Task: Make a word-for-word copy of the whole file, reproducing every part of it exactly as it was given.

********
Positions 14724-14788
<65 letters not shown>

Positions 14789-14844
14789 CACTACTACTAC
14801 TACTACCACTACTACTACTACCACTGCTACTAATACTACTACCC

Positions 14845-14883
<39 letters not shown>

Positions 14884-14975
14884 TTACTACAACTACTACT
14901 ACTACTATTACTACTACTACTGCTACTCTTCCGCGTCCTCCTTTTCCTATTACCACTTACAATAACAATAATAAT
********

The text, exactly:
Positions 14724-14788
<65 letters not shown>

Positions 14789-14844
14789 CACTACTACTAC
14801 TACTACCACTACTACTACTACCACTGCTACTAATACTACTACCC

Positions 14845-14883
<39 letters not shown>

Positions 14884-14975
14884 TTACTACAACTACTACT
14901 ACTACTATTACTACTACTACTGCTACTCTTCCGCGTCCTCCTTTTCCTATTACCACTTACAATAACAATAATAAT